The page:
A vibrant neighborhood Mexican kitchen... the menu is updated daily to reflect seasonal availability of the freshest and best ingredients.
All seating is first‑come, first‑served.
The full menu at Nopalito on Broderick is also available to‑go from its take‑out counter, with free parking in Fallettis Plaza.
Five-Star, Flavor-Forward Mexican Fast-Food
by Karen Solomon
If you were to design a dream taqueria, chances are it would look something like this: Blazingly fresh salsas and sauces, quality sustainable meats and organic produce. While fantasizing, why not ask for housemade everything -- including the cheese, crema, and chorizo. And while you’re at it, throw in masa ground on premises, with a master chef patting out endless shingles of homemade tortillas and tamales? Nopalito, a relative newcomer to the SF Mexican food pyramid and sister to Nopa a few blocks away, is a taco-lover’s dream realized.
But despite the absence of white tablecloths and the brisk take-out option, the interior is too lovely to render Nopalito just another taco joint. Modern wooden table slabs, high ceilings, flattering light, and a lemon-lime tile and paint motif are more Mexico City art gallery than abuela’s kitchen.
Unsurprisingly, word has spread like wildfire (note: they don’t take reservations). On a recent Friday night visit, we waited an hour for a couple of bar stools (which, as it turned out, were the premier posts for unobstructed kitchen views). Prepare to be handed menus while you wait. And while service is courteous, food will fly your way fast and furious; digest on your own time. And with drinks, three starters, two mains, and two desserts, we were whisked away in about ninety minutes.
Once you claim your seat and ponder the ever-changing menu, your bouche will be amused with spicy fried chickpeas to prep the palate for bold flavors to come. The wines are utilitarian, but the beer list is on par with the food, both hi-brow (Russian River Brewing’s Blind Pig - $9) and low (Tecate in a can - $2.50). The non-alcoholic offerings are a refreshing line-up of house-squeezed aqua frescas, like the tart and vaguely floral Hibiscus Blood Orange ($3.25) or the light, milky, cinnamon-laced Almond Horchata ($3.95). The pitcher of iced tea in a clay pot ($3.25) is adorable and addictive, but choose wisely, as the restroom is a mile’s walk from your table.
Anything in your glass will complement the kitchen’s hearty fare, from the left side of the menu’s small-ish tacos, tostadas, and quesadillas to the right side’s generous mains of stews, moles, and slow-cooked roasts. Our server’s guidance was spot-on: the Panucho de Pollo al Pibil ($4) is one of the most perfect dishes in San Francisco. Flavorful black beans are stuffed inside a homemade tortilla made even more rustic with a studding of whole corn in the dough. It’s fried crisp, and the vehicle for a 21-gun salute of habanera salsa and a generous scoop of tender, toothsome chicken with a citrus kick. The crowning jewel is a mess of mild pickled onions and a halo of crumbled queso fresca. The balance of crunchy and tender, heat, salt, and citrus, sets the standard for how great Mexican food can be.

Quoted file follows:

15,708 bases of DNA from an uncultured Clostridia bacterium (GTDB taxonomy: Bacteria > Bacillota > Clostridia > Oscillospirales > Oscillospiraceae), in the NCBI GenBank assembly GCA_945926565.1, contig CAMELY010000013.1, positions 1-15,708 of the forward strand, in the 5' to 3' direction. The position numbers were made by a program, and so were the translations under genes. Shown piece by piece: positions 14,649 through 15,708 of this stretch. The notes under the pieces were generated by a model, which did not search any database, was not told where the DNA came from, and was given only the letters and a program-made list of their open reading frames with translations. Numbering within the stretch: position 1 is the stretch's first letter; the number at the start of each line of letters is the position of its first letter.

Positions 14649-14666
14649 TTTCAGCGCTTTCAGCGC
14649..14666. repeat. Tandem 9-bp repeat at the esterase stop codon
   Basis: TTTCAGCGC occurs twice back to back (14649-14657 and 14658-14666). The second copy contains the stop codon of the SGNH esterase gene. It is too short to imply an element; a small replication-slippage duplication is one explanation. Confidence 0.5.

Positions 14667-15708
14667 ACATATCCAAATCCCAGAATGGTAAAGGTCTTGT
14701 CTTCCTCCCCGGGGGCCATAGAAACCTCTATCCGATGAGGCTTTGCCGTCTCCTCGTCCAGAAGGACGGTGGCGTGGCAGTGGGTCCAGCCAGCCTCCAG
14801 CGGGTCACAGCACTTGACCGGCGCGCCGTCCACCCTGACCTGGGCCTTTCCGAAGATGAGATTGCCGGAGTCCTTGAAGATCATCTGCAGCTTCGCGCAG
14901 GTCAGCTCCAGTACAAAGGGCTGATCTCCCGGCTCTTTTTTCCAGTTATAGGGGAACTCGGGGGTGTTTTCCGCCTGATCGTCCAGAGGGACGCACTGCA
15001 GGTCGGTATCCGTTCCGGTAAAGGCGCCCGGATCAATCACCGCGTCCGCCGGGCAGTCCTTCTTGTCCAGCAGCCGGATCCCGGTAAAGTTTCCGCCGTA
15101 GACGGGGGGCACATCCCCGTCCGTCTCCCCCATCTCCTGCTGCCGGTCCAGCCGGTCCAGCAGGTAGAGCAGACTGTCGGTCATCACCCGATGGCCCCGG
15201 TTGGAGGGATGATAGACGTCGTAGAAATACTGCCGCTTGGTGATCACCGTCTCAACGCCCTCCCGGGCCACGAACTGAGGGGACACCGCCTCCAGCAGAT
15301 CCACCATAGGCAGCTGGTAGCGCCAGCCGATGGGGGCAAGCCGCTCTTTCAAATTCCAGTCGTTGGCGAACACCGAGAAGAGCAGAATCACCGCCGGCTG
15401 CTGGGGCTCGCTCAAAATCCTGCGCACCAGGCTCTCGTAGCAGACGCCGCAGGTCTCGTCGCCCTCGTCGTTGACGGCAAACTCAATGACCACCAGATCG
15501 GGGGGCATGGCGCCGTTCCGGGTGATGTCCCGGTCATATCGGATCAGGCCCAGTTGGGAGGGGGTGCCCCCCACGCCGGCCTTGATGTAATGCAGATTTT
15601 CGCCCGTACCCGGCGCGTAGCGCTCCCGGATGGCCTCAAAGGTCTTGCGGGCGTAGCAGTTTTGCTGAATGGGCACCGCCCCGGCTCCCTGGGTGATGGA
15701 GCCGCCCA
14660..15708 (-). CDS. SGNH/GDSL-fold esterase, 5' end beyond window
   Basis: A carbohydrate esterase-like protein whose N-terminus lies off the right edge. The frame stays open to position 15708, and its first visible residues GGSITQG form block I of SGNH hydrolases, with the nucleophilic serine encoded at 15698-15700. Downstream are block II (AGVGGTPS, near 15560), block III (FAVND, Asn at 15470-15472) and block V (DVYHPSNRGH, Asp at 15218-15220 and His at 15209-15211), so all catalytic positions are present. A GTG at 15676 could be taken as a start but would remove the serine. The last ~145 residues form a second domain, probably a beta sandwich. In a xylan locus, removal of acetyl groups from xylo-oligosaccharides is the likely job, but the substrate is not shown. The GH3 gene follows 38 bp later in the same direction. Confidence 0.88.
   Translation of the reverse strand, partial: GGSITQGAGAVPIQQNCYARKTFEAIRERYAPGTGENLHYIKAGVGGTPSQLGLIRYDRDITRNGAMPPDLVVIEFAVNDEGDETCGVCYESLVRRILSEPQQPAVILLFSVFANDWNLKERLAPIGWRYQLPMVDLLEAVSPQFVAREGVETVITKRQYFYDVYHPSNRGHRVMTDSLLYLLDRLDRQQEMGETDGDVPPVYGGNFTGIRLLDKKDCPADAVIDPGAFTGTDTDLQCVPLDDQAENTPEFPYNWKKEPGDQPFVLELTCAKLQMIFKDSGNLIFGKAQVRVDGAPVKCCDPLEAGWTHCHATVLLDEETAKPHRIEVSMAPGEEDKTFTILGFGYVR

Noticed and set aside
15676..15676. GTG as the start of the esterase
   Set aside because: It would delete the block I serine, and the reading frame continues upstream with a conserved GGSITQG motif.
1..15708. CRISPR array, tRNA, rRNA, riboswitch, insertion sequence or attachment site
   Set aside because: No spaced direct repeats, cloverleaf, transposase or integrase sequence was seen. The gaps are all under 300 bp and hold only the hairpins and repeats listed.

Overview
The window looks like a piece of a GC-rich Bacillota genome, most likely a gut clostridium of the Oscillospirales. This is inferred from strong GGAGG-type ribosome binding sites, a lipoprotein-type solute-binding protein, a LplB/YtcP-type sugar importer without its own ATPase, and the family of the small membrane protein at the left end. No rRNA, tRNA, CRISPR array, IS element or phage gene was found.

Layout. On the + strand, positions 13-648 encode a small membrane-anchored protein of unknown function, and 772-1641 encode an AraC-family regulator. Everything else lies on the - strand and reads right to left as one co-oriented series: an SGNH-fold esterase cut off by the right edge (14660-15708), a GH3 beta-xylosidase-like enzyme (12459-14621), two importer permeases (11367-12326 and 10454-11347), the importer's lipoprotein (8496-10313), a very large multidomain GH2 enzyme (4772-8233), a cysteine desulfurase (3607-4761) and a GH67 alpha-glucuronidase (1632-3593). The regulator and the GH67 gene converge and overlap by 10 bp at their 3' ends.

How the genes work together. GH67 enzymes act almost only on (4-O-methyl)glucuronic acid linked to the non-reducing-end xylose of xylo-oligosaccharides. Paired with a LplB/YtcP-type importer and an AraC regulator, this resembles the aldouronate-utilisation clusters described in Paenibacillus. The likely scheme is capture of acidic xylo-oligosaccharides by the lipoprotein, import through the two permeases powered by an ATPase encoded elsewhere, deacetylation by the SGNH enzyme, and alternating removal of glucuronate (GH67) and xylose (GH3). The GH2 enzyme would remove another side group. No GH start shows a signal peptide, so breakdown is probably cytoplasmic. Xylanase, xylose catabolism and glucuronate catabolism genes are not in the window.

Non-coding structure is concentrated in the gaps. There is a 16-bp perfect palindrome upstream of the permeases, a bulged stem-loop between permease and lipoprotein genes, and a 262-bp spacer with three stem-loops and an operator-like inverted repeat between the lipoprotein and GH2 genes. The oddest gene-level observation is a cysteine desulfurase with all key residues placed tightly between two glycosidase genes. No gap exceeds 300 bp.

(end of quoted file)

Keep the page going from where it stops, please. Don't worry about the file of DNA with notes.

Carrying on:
Other shared starters were also good, including the Quesadilla Roja con Chicharron ($9), an oversized tortilla blackened with ancho paste covering fillings more saucy than gooey, punctuated with a Pop Rocks burst of fried pork belly bits at every bite. The last to cross the finish line was the Taco de Pescado al Pastor ($4.75), which was a nice piece of fish, but plain-Jane by comparison.
For normal mortals, three or four of these shared small plates could constitute a light meal. But we gluttons for gluttony persevered through the hearty main plates with delicious results. The carnitas ($14), a house specialty, is everything you’d want in a rib-sticking hunk of meat that takes 24 hours to prepare. While a solid soloist on its own, it was in full choral harmony when turned into tacos with bright green salsa de tomatillo, hot and sweet pickled jalapeños, and the crunch of earthy cabbage salad. But we went nearly teary for the birria de chivo ($13), and its one of the best uses of goat we’ve encountered since the meat has hit the big-time. Trimmed lean, the fork-tender specimen is perfectly cooked, and it has the distinct pleasure of floating in a redolent leather and velvet mole that was the most authentic eaten this side of Oaxaca State.
Dessert? All we had room for – and all that was offered – were delicate paletas, molded frozen pops in key lime, strawberry, and dairy-free chocolate. The perfectly unstuffy finish on a stick. To go.
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